Posted in Club Penguin, Disney, gaming, kids, marketing, mobile, MySpace, Nick, online advertising, online community, television, trends, tween, virtual worlds, web business, Webkinz, z friends

Proactive online content for kids

Those of us who understand the positive aspects of online play need to help shape the climate online in the next couple years. Gone are the days of bragging about how your child knows so much more about technology/computers/internet than you do. More and more of our lives are being spent online. Let’s treat that sea change with a bit more respect than simple awe/wonder.

If we don’t want EVERY brand space online to be blatant consumerism with no message or goal, we have to be proactive about preventing that from happening. We must work toward not just calling out the bad sites, but creating and commending the good sites. And not just ones that give lip-service to more holistic goals – ones that actually step up and do it.

I ducked out of the Kids and Teens talk at the Virtual Worlds conference last week in order to see a young girl doll brand case study. Oy vey, was that a hard one to sit through. The developer giving the talk continually talked sarcastically about the girly brand that he developed, which showed me that he didn’t respect the audience and community the site was trying to develop. How can you create a great community if you don’t care about them?

Through his talk, he talked a couple times about the core values of “Empowerment” etc that the site’s founders wanted to convey in the virtual world. But almost in the same breath, he would reiterate multiple times that the only purpose for the site was to “sell more dolls.” Makes you wonder if the brand managers of those dolls know and care how their brand is being conveyed to conference audiences and their online community.

If “to sell more dolls” is truly the reason that the parent company wanted to launch this world, fine. They certainly are not alone. But that doesn’t mean all the other sites that will be developed in this category have to be like that.

Sesame Street’s Panwapa world is a cool approach to get into a space that is bound to be crowded in the next 2 years – preschool to early readers, 4-7 year olds. Kudos to them for being there before anyone else with a solid idea for a world (and not just the mindless wandering and silly games that make up almost every world in this space).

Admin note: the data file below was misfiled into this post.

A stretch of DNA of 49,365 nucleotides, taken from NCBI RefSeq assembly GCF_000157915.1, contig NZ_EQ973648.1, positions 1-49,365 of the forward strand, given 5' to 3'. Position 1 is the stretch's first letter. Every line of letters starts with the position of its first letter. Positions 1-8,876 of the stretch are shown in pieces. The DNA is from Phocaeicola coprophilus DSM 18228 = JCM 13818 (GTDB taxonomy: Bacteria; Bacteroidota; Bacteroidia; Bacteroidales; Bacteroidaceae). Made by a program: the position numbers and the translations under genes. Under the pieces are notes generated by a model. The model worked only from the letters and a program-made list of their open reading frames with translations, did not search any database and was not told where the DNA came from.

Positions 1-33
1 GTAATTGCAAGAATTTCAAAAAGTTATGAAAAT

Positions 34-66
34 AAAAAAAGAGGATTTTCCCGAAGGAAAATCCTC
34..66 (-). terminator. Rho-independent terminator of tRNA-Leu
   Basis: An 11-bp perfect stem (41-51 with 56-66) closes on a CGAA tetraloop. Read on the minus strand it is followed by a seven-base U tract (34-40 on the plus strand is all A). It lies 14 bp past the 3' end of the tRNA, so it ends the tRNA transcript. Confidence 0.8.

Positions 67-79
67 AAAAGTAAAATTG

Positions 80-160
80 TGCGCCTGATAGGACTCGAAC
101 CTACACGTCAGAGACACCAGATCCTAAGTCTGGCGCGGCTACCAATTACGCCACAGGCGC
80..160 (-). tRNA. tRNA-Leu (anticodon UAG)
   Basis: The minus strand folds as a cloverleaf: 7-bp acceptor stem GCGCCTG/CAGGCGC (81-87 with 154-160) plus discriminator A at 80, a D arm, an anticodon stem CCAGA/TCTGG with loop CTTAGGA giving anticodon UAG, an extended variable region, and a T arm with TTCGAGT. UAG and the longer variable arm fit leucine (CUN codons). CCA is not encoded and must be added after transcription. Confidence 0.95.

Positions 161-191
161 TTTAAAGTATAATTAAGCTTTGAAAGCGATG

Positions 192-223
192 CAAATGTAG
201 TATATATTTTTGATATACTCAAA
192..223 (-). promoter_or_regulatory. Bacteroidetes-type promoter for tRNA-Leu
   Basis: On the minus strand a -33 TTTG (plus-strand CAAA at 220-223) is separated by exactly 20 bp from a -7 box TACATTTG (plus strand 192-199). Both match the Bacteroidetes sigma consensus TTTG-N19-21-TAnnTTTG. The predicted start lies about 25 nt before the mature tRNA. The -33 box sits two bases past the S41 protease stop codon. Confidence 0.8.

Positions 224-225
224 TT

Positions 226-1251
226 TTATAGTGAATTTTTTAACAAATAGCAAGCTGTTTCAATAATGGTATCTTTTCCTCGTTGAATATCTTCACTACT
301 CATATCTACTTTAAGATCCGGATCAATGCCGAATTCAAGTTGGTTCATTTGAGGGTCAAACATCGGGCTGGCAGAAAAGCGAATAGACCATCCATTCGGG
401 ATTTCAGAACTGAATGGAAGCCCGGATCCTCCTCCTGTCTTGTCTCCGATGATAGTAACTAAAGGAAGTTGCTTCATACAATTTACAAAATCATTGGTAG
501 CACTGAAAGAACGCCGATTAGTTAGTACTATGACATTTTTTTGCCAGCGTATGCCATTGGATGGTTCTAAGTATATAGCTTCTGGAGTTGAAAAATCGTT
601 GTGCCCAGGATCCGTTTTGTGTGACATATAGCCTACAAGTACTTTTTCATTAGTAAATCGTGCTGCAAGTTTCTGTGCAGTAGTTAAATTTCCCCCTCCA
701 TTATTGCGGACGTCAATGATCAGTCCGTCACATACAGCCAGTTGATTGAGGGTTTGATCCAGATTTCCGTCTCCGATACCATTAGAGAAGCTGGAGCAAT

Whether we like it or not, a child is assimilated into the tech space earlier and earlier as the years go by. To pretend that this isn’t happening or block the kids from sites on a micro level is not the way to improve the situation. It’s the ostrich effect and doesn’t improve anything for anyone, especially the kids.

People who grew up with technology are now having kids. These younger generation parents have less or no aversion to introducing their kids to the online/tech coolness that they have grown up with. As producers of content (be it for a marketing purpose or pure creative), we have to develop for the parents AND the kids. These younger parents will still want the educational aspects that the past decade of attentive parents wanted, but the younger parents understand all of this on another level. Many of them understand that you can have fun, build relationships, and develop as a human online. They also understand the importance of design, navigation and user interface in your online experience. AND they will, directly or indirectly, teach these concepts to their kids.

Hopefully the content will start to catch up with paradigm shift that is happening world-wide as I type. Is your content up to the task?